This is a report I have written for the course I am currently on. As the format I write them in is very similar to how I blog I thought it’d be cool to have them on here as well!
Throughout the world cultures, energies have more often than not been separated into two groups. Be it in Buddhism with its simple division by left and right, the Shiva/Shatki separation of yoga, the yin and yang of far Eastern, or the western division of masculine and feminine introduced by Jung, the different pairs of energies do tend to correspond to each other throughout places and time.
Jung was the first one to primarily work with such energies in the west and he was the one to introduce masculine and feminine as archetypes and representation of parts of people. He saw the Anima as the female part of a man and the Animus as the male part of any woman. These concepts were strongly built on the society he lived in, an outdated society where men and women were not treated as equal, and where they were forced into specific gender roles that forced certain traits upon them. In today’s society gender roles and expectations are slowly being pushed out and the concepts of masculine and feminine as presented by Jung might not make as much sense as they used to. In a world where transgender, gender fluid, and agender people are slowly being more and more accepted the dichotomy is between man and woman is slowly being broken down. It is becoming more and more acceptable for women to predominantly show strong ‘masculine’ traits and similarly (although perhaps not quite yet as prevalently) men are feeling more free to show their ‘feminine’ side. Jung’s choice of words can be seen as very restrictive and may make some people feel uncomfortable or make it hard for them to understand the need for balance in between the two energies.
So both on the course and in this report, the words yin and yang from far Eastern culture shall be used to refer to feminine and masculine.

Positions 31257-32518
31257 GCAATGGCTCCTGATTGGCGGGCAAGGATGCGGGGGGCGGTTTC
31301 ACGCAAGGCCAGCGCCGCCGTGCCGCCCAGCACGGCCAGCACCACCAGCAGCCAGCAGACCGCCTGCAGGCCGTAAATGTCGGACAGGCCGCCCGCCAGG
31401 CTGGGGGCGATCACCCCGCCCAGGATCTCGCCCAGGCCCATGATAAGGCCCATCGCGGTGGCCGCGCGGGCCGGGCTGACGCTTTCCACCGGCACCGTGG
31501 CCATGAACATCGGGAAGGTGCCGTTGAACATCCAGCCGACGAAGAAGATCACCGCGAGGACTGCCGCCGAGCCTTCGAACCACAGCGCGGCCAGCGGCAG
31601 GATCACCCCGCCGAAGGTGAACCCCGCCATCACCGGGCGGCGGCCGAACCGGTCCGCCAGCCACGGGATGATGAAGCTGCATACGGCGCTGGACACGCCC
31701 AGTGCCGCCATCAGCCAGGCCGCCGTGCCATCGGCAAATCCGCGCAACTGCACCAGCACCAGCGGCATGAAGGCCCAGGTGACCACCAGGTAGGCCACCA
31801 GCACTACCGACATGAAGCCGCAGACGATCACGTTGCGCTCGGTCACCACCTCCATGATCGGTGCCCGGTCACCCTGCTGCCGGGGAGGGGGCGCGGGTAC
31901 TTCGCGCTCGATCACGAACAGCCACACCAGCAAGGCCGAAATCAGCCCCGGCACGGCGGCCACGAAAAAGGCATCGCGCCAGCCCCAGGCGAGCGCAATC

Now what is important is that, no matter what words are chosen for each set of energies, what truly matters is balancing the two. To be a happy, healthy human being, we need to be able to balance both sets of energies for an excess of either can turn otherwise positive energies into something destructive, both to ourselves and those around us. For example, where a balanced yang might grant someone a strong, determined attitude underlined by the thoughtful reflection of their yin, an overly dominant yang will see the person being reckless and maybe even domineering to those around them. On the converse a dominant, unbalanced yin might make a nurturing, sensitive person become illogical and manipulative.
Many issues people suffer from can be put down to the presence of an imbalance in their energies. We can spot these imbalances by working through strength and frailties, looking into the client’s relationships with those around them, as well as looking at the interactions they have with others and their environment. Working with dreams might also be an illuminating path into the balance of energies in someone’s life. Journalling may help people realise their own imbalances, or at least bring to light areas that need work and where the therapist would be able to see the struggle of energies.
Imbalances in energies can be carried over from childhood or created by the present situation the person is in and it is important to work out where the imbalance originates before it can be worked on. A man with an over dominant yang may have carried this since childhood and being told on countless occasions that ‘boys don’t do this’ or ‘boys don’t cry’ (similarly this can be the case for a woman with over dominant yin). They would have pushed away any signs of their yin to fit in the mould that they were told they had to fit in. Other imbalances can be caused by the current situation of the person (although there is always a chance that the imbalance existed in childhood and is only coming to the surface in the present). Someone who has always seemed ‘strong’ in their dealings with events might become outwardly ‘unemotional’ if they are forced to keep up the pretence of strength by those around them even when things are starting to get too much for them. Another example could be that of a woman who has been treated unfairly by the men in her life and who would become manipulative as a rebellion against the overbearing yang that she has been faced with (it is also more than likely that in those cases she would ignore/diminish her own yang sides).
Our goal as therapist is to enable our clients to achieve a state of balance in between their energies as well as give them a capacity to recognise imbalance so that they may prevent it from taking over their lives again.